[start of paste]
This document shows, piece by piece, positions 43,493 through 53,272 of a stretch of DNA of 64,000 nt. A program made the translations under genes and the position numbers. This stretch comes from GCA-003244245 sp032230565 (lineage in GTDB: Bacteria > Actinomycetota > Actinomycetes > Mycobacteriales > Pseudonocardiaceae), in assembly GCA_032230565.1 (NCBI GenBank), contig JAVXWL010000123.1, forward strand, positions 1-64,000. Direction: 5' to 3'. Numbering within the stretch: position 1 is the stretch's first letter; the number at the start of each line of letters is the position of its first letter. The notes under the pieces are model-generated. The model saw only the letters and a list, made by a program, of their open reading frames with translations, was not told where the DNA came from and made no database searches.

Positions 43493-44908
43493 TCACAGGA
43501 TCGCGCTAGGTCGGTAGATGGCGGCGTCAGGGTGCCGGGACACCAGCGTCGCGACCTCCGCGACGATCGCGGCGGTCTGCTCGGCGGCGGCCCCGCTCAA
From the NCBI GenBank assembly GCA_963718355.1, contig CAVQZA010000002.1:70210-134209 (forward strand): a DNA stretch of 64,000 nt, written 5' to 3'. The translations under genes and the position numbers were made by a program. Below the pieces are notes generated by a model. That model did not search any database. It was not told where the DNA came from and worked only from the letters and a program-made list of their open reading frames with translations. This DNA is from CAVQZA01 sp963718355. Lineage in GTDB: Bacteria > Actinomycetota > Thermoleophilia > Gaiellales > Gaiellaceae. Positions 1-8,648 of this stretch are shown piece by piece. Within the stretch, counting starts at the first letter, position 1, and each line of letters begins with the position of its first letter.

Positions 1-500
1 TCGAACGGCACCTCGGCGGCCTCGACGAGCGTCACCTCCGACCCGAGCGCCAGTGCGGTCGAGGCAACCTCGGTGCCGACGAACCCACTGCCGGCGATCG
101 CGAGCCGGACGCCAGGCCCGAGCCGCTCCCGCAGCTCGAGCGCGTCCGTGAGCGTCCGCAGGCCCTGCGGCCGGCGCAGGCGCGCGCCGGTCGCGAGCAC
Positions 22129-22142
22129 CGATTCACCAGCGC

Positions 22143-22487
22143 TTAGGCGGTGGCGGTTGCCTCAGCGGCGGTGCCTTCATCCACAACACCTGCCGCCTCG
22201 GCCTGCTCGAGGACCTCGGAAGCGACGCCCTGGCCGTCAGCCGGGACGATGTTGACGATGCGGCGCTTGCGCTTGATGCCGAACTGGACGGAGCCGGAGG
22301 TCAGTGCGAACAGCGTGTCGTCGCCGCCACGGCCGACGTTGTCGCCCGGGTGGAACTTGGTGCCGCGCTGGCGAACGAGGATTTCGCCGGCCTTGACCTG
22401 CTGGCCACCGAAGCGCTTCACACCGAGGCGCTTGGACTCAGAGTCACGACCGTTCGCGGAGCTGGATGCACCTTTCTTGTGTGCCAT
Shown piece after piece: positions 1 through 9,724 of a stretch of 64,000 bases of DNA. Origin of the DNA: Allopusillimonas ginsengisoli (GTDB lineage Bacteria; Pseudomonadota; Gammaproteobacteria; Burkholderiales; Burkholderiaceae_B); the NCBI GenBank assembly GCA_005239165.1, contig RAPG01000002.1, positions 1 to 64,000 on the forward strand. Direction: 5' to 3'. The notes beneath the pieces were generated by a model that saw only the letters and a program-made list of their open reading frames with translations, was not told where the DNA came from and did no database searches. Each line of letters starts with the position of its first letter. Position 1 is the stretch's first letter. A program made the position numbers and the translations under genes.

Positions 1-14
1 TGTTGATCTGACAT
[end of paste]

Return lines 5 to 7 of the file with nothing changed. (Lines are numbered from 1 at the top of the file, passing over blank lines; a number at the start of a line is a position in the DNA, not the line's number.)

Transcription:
From the NCBI GenBank assembly GCA_963718355.1, contig CAVQZA010000002.1:70210-134209 (forward strand): a DNA stretch of 64,000 nt, written 5' to 3'. The translations under genes and the position numbers were made by a program. Below the pieces are notes generated by a model. That model did not search any database. It was not told where the DNA came from and worked only from the letters and a program-made list of their open reading frames with translations. This DNA is from CAVQZA01 sp963718355. Lineage in GTDB: Bacteria > Actinomycetota > Thermoleophilia > Gaiellales > Gaiellaceae. Positions 1-8,648 of this stretch are shown piece by piece. Within the stretch, counting starts at the first letter, position 1, and each line of letters begins with the position of its first letter.

Positions 1-500
1 TCGAACGGCACCTCGGCGGCCTCGACGAGCGTCACCTCCGACCCGAGCGCCAGTGCGGTCGAGGCAACCTCGGTGCCGACGAACCCACTGCCGGCGATCG